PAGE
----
New [plans for toshiba_acpi] have been announced.
Please note: This driver is only intended to provide the extra support for ACPI functionality specific to Toshiba laptops. In other words, this driver is not intended to cover standard ACPI functions such as shutdown, reboot, suspend, hibernate, battery info, etc. Such generic functions are being supported by the ACPI4Linux project   and the Software Suspend 2 project 
Another important note: This driver does not work on all Toshiba laptops, particularly those models which seem to have a BIOS or other firmware which was not developed by Toshiba itself. New reverse engineering work will have to be done on these machines, or Toshiba will have to disclose the necessary details. (For support of machines with Phoenx BIOS, try the [Omnibook driver].) The error you will see in this case is:
$ modprobe toshiba_acpi FATAL: Error inserting toshiba_acpi (.../kernel/drivers/acpi/toshiba_acpi.ko): No such device
The information on this page is only applicable to the latest version of the driver.
If you can already load the "toshiba_acpi" kernel module, you may skip this section.
If you have a 2.6 kernel, or a relatively recent 2.4 kernel (version 2.4.22 or newer), the driver is already included with the kernel source. Skip to "Configure the kernel".
Patch the kernel - If you have an older 2.4 kernel, or want to apply one of the experimental patches that are available on occassion, you'll have to apply a patch to the kernel source and compile it. [Download patches]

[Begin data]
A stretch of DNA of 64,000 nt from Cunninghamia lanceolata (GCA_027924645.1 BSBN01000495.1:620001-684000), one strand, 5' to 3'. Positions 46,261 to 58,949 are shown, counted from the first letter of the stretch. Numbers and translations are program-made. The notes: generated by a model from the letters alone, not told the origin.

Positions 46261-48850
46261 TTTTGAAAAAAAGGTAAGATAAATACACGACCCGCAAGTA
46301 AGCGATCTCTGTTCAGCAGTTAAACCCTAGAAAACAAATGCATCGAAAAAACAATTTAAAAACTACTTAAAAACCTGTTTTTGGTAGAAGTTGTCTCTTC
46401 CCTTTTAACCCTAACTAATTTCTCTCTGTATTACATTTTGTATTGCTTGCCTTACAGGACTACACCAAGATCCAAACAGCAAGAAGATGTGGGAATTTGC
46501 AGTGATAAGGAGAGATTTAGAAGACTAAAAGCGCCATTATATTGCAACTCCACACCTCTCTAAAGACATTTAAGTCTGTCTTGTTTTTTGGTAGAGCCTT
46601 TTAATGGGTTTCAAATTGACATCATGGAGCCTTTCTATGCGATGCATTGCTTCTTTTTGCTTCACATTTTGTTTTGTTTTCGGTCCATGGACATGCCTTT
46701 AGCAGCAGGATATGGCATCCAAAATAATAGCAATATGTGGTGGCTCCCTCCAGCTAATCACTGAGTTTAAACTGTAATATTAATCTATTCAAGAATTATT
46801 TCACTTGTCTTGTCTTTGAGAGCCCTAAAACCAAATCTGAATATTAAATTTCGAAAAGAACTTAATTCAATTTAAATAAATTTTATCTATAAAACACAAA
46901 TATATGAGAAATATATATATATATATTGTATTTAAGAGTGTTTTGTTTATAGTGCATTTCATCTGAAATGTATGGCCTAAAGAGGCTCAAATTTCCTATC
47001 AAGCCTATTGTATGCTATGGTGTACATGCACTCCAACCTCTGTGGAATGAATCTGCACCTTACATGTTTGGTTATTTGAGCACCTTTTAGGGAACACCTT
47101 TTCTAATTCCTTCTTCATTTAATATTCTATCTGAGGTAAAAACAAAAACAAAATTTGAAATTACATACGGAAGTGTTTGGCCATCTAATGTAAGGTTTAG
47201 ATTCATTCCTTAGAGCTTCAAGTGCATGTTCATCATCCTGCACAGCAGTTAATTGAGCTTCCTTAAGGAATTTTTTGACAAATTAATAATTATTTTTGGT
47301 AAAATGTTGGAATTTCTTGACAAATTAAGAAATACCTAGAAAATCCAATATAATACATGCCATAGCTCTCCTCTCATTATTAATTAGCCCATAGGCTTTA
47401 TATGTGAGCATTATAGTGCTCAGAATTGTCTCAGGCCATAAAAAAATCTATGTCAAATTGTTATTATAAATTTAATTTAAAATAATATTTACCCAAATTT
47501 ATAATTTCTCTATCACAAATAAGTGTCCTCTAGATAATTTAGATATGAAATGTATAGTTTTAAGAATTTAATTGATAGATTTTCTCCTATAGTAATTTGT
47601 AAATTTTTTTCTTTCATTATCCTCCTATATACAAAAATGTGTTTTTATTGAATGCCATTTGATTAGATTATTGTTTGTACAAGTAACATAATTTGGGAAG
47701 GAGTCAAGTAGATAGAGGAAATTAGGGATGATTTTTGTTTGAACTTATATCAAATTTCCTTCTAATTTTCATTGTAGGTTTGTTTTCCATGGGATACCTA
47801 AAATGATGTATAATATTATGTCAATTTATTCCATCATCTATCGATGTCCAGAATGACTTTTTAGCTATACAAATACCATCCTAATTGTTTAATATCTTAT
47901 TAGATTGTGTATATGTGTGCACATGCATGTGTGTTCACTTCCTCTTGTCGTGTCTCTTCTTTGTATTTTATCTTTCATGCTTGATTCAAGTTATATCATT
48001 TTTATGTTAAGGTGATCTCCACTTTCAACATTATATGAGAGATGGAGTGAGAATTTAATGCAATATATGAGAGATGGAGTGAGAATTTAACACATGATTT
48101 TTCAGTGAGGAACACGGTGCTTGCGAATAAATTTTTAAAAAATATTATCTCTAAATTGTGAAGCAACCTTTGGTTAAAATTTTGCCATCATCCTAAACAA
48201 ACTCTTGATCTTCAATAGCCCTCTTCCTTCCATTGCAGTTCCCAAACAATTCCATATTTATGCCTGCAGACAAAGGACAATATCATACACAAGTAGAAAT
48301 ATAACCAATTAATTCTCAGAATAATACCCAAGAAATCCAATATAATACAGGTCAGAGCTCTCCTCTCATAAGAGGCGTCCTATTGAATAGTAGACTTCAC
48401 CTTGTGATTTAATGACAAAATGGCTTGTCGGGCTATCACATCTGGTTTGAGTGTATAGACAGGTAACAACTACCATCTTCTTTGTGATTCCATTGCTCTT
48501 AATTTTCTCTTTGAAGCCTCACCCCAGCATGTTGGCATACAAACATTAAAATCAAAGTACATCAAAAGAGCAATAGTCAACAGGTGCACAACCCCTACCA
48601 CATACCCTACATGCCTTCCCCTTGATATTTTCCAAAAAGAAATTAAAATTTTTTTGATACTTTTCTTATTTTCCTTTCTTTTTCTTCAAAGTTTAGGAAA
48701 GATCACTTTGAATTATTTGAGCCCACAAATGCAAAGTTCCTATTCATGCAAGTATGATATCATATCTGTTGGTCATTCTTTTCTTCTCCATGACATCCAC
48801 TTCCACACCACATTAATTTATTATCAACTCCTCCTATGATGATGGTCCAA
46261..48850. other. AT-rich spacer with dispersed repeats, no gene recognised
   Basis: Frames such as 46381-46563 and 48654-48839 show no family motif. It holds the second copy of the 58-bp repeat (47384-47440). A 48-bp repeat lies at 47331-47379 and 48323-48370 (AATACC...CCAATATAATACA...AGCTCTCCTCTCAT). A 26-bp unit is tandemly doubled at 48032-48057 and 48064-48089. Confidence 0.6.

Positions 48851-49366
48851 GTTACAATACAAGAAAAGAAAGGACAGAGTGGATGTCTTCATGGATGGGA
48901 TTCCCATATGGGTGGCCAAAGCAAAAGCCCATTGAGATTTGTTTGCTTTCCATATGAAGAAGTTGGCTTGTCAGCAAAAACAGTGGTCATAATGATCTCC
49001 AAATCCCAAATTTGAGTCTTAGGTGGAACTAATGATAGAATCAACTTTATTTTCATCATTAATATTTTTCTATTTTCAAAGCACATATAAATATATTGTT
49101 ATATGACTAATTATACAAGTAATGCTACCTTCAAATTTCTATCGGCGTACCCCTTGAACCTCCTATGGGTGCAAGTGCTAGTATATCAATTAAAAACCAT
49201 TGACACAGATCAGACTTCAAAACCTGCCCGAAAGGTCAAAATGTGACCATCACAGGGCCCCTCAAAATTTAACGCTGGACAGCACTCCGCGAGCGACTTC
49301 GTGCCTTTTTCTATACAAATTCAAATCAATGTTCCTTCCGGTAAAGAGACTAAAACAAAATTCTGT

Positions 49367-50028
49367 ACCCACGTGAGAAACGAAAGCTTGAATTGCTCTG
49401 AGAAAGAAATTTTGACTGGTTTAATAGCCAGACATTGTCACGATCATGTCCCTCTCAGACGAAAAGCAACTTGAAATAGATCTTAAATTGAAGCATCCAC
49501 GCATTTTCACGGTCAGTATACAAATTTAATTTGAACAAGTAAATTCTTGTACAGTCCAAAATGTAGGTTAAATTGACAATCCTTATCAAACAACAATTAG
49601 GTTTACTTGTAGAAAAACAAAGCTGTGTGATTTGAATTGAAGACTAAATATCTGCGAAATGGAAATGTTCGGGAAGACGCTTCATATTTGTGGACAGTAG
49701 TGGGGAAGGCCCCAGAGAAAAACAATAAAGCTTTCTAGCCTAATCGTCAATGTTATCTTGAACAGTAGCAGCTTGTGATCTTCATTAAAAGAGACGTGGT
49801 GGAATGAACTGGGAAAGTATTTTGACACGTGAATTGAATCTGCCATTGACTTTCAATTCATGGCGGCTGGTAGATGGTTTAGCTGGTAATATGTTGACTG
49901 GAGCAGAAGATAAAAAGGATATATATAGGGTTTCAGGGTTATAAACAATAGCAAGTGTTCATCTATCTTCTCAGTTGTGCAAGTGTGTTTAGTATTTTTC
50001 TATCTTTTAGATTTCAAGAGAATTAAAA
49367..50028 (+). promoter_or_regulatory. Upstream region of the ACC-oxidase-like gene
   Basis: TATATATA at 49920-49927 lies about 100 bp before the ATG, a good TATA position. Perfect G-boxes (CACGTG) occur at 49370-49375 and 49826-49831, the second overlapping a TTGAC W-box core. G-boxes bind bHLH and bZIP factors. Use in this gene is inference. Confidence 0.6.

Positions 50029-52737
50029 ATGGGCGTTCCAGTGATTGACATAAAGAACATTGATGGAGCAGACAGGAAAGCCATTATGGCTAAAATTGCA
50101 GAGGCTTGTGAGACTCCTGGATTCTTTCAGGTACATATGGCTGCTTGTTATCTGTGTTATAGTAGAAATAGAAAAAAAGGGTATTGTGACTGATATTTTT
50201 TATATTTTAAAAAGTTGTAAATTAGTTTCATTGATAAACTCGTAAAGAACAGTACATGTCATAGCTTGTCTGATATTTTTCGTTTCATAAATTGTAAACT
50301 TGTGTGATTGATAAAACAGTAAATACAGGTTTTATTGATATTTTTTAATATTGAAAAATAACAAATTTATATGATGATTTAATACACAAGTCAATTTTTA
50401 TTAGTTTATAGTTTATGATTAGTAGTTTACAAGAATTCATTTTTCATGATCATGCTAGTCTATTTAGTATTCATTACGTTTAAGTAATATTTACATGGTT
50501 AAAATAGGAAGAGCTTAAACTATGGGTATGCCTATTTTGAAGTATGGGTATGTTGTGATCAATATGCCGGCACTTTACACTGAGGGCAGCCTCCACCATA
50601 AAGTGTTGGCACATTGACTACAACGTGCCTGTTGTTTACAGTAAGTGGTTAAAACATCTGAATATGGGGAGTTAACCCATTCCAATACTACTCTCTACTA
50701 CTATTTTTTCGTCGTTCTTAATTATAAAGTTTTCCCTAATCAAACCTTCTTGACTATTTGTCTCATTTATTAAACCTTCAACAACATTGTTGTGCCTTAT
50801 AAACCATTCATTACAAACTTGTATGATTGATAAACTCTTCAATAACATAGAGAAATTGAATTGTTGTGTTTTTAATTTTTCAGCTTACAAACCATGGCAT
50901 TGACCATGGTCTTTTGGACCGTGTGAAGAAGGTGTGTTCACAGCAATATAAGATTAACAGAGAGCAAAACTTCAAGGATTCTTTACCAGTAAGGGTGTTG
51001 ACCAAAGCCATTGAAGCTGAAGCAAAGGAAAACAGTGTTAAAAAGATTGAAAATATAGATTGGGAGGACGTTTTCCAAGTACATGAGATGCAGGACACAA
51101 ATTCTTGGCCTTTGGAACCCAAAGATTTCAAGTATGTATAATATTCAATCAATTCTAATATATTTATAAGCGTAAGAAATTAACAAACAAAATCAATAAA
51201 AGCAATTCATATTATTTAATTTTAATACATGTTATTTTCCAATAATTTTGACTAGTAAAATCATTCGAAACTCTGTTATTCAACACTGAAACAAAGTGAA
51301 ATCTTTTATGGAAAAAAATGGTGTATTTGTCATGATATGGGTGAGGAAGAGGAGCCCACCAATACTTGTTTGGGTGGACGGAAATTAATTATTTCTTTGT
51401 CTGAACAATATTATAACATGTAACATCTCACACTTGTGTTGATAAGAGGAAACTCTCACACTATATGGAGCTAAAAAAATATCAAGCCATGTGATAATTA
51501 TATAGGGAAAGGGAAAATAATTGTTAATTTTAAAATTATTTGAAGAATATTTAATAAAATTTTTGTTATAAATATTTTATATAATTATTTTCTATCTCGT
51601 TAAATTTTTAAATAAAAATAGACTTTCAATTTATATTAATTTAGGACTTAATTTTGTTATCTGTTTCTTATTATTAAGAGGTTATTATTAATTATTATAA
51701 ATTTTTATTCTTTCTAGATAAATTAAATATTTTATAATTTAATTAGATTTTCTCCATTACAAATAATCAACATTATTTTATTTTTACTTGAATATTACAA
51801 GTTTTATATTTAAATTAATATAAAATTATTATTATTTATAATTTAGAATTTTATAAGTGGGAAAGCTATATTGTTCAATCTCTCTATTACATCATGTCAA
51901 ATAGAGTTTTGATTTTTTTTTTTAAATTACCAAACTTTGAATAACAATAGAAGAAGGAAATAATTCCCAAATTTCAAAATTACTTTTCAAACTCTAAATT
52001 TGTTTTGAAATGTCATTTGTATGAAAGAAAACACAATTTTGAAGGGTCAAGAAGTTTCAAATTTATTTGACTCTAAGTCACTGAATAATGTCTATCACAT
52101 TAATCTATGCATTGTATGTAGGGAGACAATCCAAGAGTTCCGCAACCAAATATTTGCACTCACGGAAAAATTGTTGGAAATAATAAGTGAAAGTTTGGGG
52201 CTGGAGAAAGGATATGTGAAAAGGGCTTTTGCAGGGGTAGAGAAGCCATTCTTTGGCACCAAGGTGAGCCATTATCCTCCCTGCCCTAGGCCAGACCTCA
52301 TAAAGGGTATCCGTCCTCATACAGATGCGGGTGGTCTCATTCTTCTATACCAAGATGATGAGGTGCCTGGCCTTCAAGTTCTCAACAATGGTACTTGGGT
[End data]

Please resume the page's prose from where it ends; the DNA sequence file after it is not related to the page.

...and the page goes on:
Assuming you have downloaded and unpacked the kernel source, enter the top directory and apply the patch with:
patch -p1 < some_patch_file
Configure the kernel - For a 2.6 series kernel, you'll find the driver located at:
For a 2.4 series kernel, it's at:
If all is well, the directory
toshiba should appear under
/proc/acpi. Within that, proc files exist for examining and changing the state of various devices. Generally any user may view the state, but changing state requires root privilege.
As an example, let's look at the LCD device status (lines that start with $ are entered by the user, the other lines are output):
$ cat /proc/acpi/toshiba/lcd brightness: 6 brightness_levels: 8
Now let's change the LCD brightness:
$ echo "brightness:4" > /proc/acpi/toshiba/lcd
If doing this manually doesn't seem like much fun, there are a few programs that will monitor hotkeys and perform the approprite action:
Here are details about the various proc files:
brightness. Valid range is [0..
brightness_levels-1]. Note that level 0 is not "off".
tv_out. Each output may be toggled independently. To set more than one at the same time, separate the expressions with a semicolon. For example:
$ echo "lcd_out:0;crt_out:1" > /proc/acpi/toshiba/video
running. A read-write field,
force_on, allows you to enable the fan manually. Valid values are [0, 1]. (NOTE: If the general ACPI fan driver should one day improve to support the same functionality, this interface will be removed.)
hotkey_ready, a value of 1 indicates that there is at least one hotkey value available in the queue, and the head value can be read from the